A Yashim cookery book would be an appetising prospect.
Here is the cover design for YASHIM COOKS ISTANBUL, featuring the recipes used by Yashim, my Ottoman investigator, over the course of his five published adventures. They range from light meze to serious dishes, pilafs, puddings, pastries and pickles, imbued with Ottoman flavours.
So many of you urged me to write this book. It has meant a lot of testing and experimentation. So nettle pilaf didn’t make the cut; nor did Priest’s Stew, a beef daube with vinegar backnotes. Good, but not that good – but wait till you try the sensational beetroot pilaf! And please let me know what you think of the cover.
One of the great things about the book is that it allows me to take control, seeing it through from conception to design to edit to print. I’ve had some brilliant professional assistance, especially on design and editing. I’m talking to several printers, in the UK, China and Italy and – whoever gets the job – the book is going to be a feast. It will be a hard case book of 224 pages, full colour throughout, on tactile, bulky, offset woodfree paper. Head and tail bands, gorgeous endpapers. Final details to be decided.
As well as illustrating the recipes we have studded the book with stunning visual references that put Yashim’s Istanbul on display – Ottoman costume, street scenes, some really early photographs. The recipes are interlaced with scenes from the Yashim books which deal with food. The recipes themselves aren’t complex and they don’t need to you to go out and find wildly exotic ingredients. Turkish food isn’t like that – it’s more about warm spices, nuts, vegetable dishes, pilafs. There are recipes for lamb and fish, lots of salads, and little meze for snacks or starters. If you know Istanbul, you’ll know it’s about freshness, things in season, and sometimes the simplest things being the most delicious.
The official launch date for publication is October 27th.
Meanwhile I’m going to keep in closer touch with Yashim’s readers by sending out the occasional email. Letters are, frankly, more my style. If you’d like to receive them, just subscribe here.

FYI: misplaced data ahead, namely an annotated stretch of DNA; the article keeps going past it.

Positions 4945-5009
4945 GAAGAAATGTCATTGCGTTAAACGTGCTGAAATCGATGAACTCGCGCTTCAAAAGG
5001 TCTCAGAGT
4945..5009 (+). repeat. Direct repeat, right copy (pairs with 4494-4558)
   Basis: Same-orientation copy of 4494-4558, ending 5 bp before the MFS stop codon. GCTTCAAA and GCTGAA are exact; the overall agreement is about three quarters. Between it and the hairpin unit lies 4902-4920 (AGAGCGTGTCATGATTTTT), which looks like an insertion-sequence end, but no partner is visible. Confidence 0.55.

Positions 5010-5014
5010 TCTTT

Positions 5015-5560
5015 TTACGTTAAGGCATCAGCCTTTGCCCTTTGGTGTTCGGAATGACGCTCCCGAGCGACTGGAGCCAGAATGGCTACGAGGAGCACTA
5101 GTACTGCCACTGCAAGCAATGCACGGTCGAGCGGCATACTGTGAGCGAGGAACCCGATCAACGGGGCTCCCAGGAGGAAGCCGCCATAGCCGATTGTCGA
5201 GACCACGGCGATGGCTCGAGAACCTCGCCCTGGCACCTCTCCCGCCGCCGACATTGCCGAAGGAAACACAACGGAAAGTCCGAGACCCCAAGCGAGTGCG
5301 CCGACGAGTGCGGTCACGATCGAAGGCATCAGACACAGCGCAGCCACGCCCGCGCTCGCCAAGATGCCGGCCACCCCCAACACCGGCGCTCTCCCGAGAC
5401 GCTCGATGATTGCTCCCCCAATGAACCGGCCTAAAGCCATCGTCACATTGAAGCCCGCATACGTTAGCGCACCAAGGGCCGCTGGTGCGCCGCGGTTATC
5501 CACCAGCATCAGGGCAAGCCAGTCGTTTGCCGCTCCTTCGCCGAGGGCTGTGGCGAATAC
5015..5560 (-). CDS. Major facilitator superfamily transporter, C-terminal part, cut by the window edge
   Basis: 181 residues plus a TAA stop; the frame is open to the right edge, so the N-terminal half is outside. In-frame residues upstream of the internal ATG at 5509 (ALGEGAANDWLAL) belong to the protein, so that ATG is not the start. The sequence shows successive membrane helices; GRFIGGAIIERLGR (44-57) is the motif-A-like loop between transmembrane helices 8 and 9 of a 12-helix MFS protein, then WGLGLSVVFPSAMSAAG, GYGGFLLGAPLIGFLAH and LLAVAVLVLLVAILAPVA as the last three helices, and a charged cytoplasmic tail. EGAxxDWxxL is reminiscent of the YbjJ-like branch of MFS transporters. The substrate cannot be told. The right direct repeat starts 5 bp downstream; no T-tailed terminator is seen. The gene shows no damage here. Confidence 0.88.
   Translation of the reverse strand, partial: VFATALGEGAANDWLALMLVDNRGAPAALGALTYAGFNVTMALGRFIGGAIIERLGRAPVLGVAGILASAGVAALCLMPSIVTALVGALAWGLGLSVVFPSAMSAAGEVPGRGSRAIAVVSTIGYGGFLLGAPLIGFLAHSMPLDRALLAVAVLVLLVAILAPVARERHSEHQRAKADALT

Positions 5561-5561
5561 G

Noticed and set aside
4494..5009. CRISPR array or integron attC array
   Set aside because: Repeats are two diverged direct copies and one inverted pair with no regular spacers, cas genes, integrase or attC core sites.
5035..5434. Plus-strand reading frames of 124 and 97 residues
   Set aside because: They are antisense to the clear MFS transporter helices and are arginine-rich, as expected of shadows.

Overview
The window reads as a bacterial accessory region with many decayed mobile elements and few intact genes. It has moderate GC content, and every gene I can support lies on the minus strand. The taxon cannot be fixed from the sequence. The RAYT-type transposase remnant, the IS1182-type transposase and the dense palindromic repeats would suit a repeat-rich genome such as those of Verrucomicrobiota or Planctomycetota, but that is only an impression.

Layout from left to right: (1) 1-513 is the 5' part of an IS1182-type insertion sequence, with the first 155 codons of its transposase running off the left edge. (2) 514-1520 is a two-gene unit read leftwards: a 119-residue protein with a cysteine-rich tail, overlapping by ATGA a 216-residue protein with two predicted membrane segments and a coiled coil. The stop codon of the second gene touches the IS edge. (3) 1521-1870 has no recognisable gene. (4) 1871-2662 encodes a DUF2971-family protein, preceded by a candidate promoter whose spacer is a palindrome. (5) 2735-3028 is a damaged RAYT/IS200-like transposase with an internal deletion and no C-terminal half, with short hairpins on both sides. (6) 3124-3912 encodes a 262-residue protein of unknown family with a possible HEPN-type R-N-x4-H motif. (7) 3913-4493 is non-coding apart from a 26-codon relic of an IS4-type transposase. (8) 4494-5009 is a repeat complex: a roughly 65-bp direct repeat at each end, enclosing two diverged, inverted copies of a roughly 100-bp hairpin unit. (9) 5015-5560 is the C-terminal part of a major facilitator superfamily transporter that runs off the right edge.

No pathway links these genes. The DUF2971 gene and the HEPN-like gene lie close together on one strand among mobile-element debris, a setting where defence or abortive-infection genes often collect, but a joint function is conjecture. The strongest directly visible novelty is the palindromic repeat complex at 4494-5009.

I’m looking forward to the launch so don’t forget to let me know
Thanks Clare – the answer is to subscribe to my newsletter Newsletter so that I can keep you up to date!
I am sure that a Yashim cook book will be very popular but what I would really like is another Yashim adventure – I have become such an addict and am suffering withdrawal symptoms!
Hi Liz, I understand – and thank you for saying so! But here’s the deal: I have a number of projects on the go right now, a screenplay, a Dorset novel, the cookbook and a house renovation, and to start work on another Yashim adventure I need what you might call a following wind. It comes down to convincing publishers that the demand is there. One of the reasons for starting a newsletter, or an author letter, or whatever else we could call it, is that publishers like it as evidence that you have loyal and interested readers. And here’s another reason to sign up (very easy, two steps only, safe and secure etc): I DO have a Yashim story of about 12,000 words, THE MAN WHO STOLE PUPPIES, just about ready to go. Obviously it’s too short for a publisher to handle, but that wouldn’t stop me putting it out myself, both as a novelette and as an e-book. I will probably do that through the newsletter, so anyone who signs up will get advance warning – maybe even a copy. Here’s the link: http://eepurl.com/bUQ1nD Many thanks for getting in touch, and best wishes, Jason